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August 3 - Day 88

I left early, about 7 o'clock, said good-bye and left my farewell poem for the family. But despite this early start, I was delayed until after 10 because I tried to get an interview with a Catholic priest in Trois Riviers. Problem is, none that spoke english were present.

Just outside the city, however, is a religious pilgrimage ground, Notre Dame du Cap. Here the statue of the Virgin Mary opened her eyes in 1888 and stuff like that. The grounds here are absolutely beautiful, even if they are filled with depressing statues of the stations of the cross and the rosary. I was no surprised, but a little depressed to see the fee for lighting a candle in the church placed on the stand like it was a bubble gum machine. And the souvenir shop... there are over a dozen different crucifixions there, with a half dozen different poses: ranging from the classic "dead wearing a loin cloth" to one where he's wearing a king's wardrobe and looks proud and noble, and not minding being crucified at all.

The interview was a success. Not only that, but I spoke with a priest from Ghana as well, and we discussed the difficulties of peace and governments for a while. Quite and interesting fellow. Too bad he wasn't Canadian, or I would have interviewed him as well.

I replaced my tire about 60k short of Quebec. I had nearly ripped out the plug on my old tube because of these silly caps the guy in Ottawa had put on them. Five K down the road, and a family of three who had seen me fix my bike brought me a little something: my vest! I had left it back there (with mossfoot, my wallet and tape recorder), which would have been disastrous! Thank goodness for nice people.

Mean people, however, still suck. A lady at a convenience store wanted me to pay her a dollar to use her microwave! WHY? It's no skin off her nose! And I'm obviously exhausted and famished. Why try to take advantage of me? I immediately pushed off for the next town, giving her the english sign of defiance (an inverted peace sign) as I did so.

Hoo-boy. I'm beat. I haven't even done 150k yet, and even with a beautiful tail wind, I want to call it a day. The reason why? Perhaps some of you are familiar with my Halifax trip (http://www.geocities.com/area51/cavern/6040 Look it up under "adventures"). Quebec City is just like Portland, Maine... ALL uphill. No matter where you go it's more uphill. Thankfully there was a nice payoff at the end. What a wonderful city! I want to visit again for a few days sometime. There is a historical cultural festival going on, and I wanted to stay for that most of all! Had to settle for pictures and sounds.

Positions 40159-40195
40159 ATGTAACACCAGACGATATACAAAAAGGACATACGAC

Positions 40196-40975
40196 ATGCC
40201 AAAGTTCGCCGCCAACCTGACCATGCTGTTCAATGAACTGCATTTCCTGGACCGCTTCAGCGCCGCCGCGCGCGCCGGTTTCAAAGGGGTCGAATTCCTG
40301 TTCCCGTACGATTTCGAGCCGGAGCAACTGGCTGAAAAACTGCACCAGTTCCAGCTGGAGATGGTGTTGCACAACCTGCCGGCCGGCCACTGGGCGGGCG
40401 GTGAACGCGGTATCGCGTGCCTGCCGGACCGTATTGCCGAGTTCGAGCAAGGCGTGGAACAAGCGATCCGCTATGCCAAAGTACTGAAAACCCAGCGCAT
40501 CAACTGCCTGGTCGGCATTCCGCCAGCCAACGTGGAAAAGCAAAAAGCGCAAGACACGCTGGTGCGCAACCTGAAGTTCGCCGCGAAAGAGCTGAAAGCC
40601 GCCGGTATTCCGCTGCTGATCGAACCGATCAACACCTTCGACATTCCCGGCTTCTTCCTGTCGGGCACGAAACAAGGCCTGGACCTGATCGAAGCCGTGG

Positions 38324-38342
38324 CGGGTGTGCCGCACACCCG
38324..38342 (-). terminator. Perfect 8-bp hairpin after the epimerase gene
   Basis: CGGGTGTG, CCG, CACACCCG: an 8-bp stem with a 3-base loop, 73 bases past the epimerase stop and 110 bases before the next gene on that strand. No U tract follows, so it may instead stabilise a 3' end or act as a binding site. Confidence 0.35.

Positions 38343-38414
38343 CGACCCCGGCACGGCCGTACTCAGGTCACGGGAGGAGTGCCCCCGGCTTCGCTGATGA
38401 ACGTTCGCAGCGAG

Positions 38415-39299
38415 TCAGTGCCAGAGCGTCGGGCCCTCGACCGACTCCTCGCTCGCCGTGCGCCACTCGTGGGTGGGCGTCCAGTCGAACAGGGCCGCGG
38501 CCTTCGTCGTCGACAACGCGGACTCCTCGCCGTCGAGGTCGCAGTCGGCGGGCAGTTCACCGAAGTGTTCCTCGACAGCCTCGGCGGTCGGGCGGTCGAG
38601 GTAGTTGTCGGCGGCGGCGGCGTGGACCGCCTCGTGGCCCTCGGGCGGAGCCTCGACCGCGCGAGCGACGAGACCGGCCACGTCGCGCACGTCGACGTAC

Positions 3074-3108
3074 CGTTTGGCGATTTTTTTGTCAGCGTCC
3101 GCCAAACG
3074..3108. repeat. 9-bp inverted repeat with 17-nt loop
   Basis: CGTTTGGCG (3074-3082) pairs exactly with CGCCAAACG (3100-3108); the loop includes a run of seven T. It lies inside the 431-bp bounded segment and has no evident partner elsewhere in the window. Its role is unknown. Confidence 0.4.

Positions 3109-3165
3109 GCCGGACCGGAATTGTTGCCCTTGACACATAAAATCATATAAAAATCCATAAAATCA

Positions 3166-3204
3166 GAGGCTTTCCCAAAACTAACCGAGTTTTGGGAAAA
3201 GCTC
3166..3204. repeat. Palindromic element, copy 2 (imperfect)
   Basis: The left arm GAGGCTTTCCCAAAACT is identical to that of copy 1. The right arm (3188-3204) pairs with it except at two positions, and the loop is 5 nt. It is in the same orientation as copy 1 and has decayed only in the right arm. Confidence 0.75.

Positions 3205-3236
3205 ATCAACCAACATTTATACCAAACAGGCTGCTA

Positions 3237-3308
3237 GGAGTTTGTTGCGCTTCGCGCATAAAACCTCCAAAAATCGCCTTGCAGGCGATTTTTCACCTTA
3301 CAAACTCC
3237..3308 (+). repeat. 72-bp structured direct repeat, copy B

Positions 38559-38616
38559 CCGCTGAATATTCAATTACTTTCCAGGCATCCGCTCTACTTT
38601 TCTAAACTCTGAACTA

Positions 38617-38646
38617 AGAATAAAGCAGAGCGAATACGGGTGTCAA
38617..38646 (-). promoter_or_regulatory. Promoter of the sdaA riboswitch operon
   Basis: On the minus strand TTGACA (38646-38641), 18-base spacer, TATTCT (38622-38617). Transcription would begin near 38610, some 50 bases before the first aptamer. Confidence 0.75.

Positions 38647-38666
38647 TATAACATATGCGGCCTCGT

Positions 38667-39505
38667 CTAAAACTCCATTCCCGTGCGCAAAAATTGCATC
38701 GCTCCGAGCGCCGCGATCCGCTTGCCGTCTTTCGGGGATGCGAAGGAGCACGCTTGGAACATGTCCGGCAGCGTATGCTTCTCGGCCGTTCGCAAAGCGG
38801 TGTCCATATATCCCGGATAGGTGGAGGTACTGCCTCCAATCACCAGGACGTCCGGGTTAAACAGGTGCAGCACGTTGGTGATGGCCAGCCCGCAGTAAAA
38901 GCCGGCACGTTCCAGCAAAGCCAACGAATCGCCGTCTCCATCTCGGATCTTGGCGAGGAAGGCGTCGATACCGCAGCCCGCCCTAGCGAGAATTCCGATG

I'm on the ferry across the river. Soon it will be time to quit.

Time spent cycling: 6:58:12 hours

Distance traveled: 160.38 km

Total distance: 4946 km

Average Speed: 25.1 kph

Maximum speed: 53.4 kph

Current Location: backyard of nice couple just after Levis

The back of my neck is sunburnt. Ouch. I keep forgetting it's mostly uncovered when I don't wear the vest. This can be dangerous since it's the area that leads to sunstroke (next to the main nervous system). I'm out of sunblock and will have to buy more tomorrow.

Riviere du-loup is a good 180k away, which means, at my current pace of 160k (100miles) a day I won't quite make it. Maybe Notre-Dame-du-Portage.

I've mentioned it on my tapes and I must mention it here. I have a new respect for Quebec. After traveling across 4000 kilometers where every city you can expect to find the exact same stores, it's refreshing to be in a place where there is a whole new set of local favorites. Sure you can find McDonnalds here, and Wal-Marts. But more often than not you find Boni Nuit and Giante Tigre. Instead of Safeway it's Metro and instead of Shopper's Drug Mart it's Uniprix. It is forty percent familiar, and sixty percent foreign.

I don't even mind the fact that half the people I speak to now don't understand sufficient english, after all, we may technically be bilingual, but how is YOUR french lately? Some of you may be fluent, and some, being American, it may not apply, but most of you get my drift. They should be expected to understand english here only insomuch as we are expected to learn french elsewhere. I had originally planned on listening to french language cassettes across the country, so I could partly understand the language here. I truly regret not having done that.

Another thing I've noticed is the profound Catholic influence. Crosses are everywhere, and I mean elaborate ones. Cavalries I think they are called. there are also little displays that tend to show something grim like Mary holding Jesus in her arms once taken down from the cross. These appear in seeming random spots along the road, for no reason I can fathom whatsoever.

Man, I really wished I could have stayed in Quebec City today. It was wonderful! I even tried to find a hostel, but found everything here tended to be expensive, and the hostel was very far away, on the other side of town. Dang.

I eventually stopped about 10k after departing from the ferry. The family here is young, and have no qualms about me staying in the backyard. And what a backyard it is! Spacious is the first word that comes to mind. Along with a few other houses, it goes all the way down to the St. Lawrence... well, it would if it weren't for the fence. The large pasture is probably farmland or something.

Chef Noah Says: if you don't have any bread, a spoonful of jelly and peanut butter (or a single packet of each in my case) provides a quick energy treat!

Alright, that's it, time to sleep. After a bit of reading, naturally.



Onto Day 89...